I’ve said it before, but in college, I knew my share of frat stars. You can see ‘em coming from a mile away: popped collars, neck straps for the sunglasses they wear at night, and breath that proves they honor Trashy Tuesday, Wine Wednesday, Thirsty Thursday, and F’ed-up Friday as legitimate holidays. Sadly, some fratastic fellows never grow up and continue to chase skirts, chug booze, and “male bond” until beer bellies and gray hair make them little more than pitiable. But luckily, many more take the high road, one which twenty-something actor Daniel Radcliff has recently revealed that he’s chosen.
News broke yesterday that Daniel Radcliffe, Broadway actor and star of the Harry Potter film saga, has had a years-long battle with alcohol dependence. In a statement, Radcliffe said his drinking had been present previously, but became a noticeable problem on the 2009 film Harry Potter and the Half Blood Prince.
The upside? He says he hasn’t had a drink in nearly a year.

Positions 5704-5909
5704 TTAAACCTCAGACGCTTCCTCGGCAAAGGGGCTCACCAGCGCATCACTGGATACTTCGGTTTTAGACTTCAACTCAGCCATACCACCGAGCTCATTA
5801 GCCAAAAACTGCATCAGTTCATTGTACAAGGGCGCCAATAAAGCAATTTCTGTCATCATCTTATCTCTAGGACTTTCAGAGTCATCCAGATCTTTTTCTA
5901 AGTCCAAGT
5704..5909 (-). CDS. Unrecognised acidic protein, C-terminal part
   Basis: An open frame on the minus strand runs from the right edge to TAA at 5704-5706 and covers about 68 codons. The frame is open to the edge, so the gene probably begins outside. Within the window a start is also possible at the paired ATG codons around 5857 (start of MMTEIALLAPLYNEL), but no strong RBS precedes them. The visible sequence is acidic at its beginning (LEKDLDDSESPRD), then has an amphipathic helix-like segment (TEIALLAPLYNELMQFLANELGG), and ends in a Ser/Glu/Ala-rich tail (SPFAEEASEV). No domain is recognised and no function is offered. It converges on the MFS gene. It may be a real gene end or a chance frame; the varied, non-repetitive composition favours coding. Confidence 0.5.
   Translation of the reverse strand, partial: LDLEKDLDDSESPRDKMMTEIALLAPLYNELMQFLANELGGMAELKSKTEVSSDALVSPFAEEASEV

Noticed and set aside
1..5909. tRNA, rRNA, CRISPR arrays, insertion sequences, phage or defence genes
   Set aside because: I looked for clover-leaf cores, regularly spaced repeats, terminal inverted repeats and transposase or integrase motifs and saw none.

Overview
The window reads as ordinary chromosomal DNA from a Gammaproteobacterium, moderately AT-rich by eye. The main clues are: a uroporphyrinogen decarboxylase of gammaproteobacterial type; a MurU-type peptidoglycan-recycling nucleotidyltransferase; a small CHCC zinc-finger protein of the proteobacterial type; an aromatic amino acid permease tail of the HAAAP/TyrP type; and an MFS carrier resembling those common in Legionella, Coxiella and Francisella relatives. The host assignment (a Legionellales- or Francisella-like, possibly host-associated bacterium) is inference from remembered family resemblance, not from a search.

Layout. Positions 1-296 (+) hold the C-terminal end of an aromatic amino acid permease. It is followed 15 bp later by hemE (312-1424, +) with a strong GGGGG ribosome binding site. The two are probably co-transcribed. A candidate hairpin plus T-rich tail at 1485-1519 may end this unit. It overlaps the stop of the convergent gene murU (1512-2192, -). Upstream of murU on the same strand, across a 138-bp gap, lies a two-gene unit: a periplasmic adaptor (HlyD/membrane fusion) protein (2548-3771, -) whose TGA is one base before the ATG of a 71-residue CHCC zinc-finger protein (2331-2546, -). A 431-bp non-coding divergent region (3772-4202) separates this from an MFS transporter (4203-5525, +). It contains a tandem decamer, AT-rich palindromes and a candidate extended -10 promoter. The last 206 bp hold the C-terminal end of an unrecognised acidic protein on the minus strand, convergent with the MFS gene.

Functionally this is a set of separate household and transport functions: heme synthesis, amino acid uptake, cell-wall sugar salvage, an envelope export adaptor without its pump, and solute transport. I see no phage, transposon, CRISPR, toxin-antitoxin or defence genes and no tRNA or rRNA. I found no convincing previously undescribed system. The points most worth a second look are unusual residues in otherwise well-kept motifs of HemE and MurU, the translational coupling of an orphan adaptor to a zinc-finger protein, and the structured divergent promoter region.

Blaming his skyrocketing stardom as the catalyst for his drinking, he says, “There were a few years there when I was just so enamoured with the idea of living some sort of famous person's lifestyle that really isn't suited to me.” Adulthood is tough - it demands more of you than any college course and, while you might not be a movie star, there will be times you may feel like you’re just playing the role of a “grownup.”
But there comes a point where you have to move on from what may have felt like the best four years of your life and start to embrace the next phase. While life after college may have different demands and different definitions of “fun” that may not include getting blackout drunk on a regular basis, you can make any part of your life the best yet, and it doesn’t take drinking to do it. After all, what’s the point of having a good time if you can’t even remember it?
21 year-old Radcliff says it best: “I’m actually enjoying the fact I can have a relationship with my girlfriend where I’m really pleasant and I’m not f***ed up totally all the time. As much as I would love to be a person that goes to parties and has a couple of drinks . . . I’d just rather sit at home and read, or go out to dinner with someone, or talk to somebody I love, or talk to somebody that makes me laugh. There’s no shame in enjoying the quiet life."